Join the River Heritage Block-of-the-Month Mystery Quilt fun! Click the pictures here for links to the Introduction and Months One and Two:

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Visit www.etsy.com/shop/CreativeBeeStudios.com

Mysterious Values

Value can be a head-scratcher. When separating your fabrics for a project like…let’s just say, the FREE River Heritage Block-of-the-Month Mystery Quilt, you might find yourself guessing which fabric goes where.

That’s because the fabric value can change, depending on what value it is next to.

Say what?

How can a fabric value change, you ask? While the value of the fabric itself doesn’t physically change, how you see that value can be affected by what is around it. Let me explain and then give you a simple way to test your values…

Here are three piles of fabric stash I’ve selected for my River Heritage. Dark, Medium, Light. Straight forward.Image of Fabric Stash

 

However, if I were to choose to use a dark Light and a light Medium together, they suddenly look similar.

I’ll use my first-run at BOM as an example.

Because I like to mix it up with background fabrics in my #usebothsides quilts, I thought I could do that with my BOM as well. As you can see, the neutral on the bottom right from my Lights pile stands out and interferes with the rest of my block. (My eye goes right to it.)

Image of Paddle Wheel

See how the bottom right square competes with the rest of the block?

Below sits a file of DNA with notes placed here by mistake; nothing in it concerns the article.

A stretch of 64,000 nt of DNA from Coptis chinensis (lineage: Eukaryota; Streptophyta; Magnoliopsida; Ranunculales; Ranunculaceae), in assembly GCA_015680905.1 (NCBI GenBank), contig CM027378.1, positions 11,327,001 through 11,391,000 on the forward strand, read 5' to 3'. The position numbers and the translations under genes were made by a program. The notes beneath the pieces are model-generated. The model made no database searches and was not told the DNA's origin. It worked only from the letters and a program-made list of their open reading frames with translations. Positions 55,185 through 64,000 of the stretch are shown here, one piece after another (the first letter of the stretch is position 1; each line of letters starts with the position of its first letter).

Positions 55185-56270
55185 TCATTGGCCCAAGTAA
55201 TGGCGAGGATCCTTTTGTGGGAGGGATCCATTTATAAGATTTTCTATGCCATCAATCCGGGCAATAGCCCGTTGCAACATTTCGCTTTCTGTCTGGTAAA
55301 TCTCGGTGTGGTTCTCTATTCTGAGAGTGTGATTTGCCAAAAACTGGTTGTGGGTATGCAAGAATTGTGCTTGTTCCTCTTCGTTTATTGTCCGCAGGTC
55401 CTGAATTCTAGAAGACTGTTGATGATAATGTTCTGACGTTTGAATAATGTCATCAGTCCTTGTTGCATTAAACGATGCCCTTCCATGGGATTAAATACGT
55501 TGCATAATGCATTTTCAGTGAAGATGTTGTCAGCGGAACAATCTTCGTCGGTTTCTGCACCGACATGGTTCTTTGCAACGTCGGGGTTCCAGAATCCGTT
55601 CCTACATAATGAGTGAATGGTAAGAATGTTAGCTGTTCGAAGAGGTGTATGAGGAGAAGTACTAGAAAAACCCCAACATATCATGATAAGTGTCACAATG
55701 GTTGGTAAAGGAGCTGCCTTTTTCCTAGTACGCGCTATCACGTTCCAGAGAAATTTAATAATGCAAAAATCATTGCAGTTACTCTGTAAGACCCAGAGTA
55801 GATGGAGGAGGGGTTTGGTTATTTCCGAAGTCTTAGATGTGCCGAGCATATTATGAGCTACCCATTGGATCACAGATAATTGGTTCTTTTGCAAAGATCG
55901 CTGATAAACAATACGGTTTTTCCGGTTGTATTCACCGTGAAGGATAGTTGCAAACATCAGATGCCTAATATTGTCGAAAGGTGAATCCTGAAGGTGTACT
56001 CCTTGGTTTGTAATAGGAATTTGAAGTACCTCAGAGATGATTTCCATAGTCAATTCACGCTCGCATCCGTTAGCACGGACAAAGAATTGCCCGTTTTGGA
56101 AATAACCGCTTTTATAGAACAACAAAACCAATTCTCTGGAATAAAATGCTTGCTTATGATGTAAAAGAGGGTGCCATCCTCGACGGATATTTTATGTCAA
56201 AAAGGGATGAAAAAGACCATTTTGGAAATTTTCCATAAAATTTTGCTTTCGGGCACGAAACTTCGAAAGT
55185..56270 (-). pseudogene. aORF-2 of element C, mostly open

My Medium looks too light when I use that dark of a Light!

Or you could say…

My Light looks too dark when I use that light of a Medium!

The best way I have found to truly see the value of a fabric is to take a black and white picture.

Image of Black and White Paddle Wheel Block

Check your values by taking a black and white picture.

Boom. There it is. Block is fixed.

Image of Paddle Wheel Block

Paddle Wheel
Month One
River Heritage

(Now how did those too Grunge Dots get so close together? Come here, Sam ( the seam ripper). Read more about The Tricky Traits of Value here and here.

So why does mixing of values work in other quilts? Mixing up my neutrals for #usebothsides works because my focus fabric is a very vivid Dark value. Even a dark Light or light Medium  works in the background of these quilts.

Image of Quilt with Bee.

Phoebee was designed using both sides of a focal fabric.

You can really see that in Phoebee the focus fabric will be strong enough to override even a medium background fabric.

While I still want to encourage you to live on the edge (only in quilting circles) and mix up those fabrics, you do have to pay close attention (maybe even more so) to values.

If you’ve been in my classes, you know I don’t give any opinions about fabric options until I’ve taken a black and white picture first. I’ve been stumped many times by guessing and it’s just easier to know for sure. So grab your stash  and your camera and sign up below for the FREE River Heritage Block-of-the-Month Mystery Quilt! The clue for Month Two is three weeks away!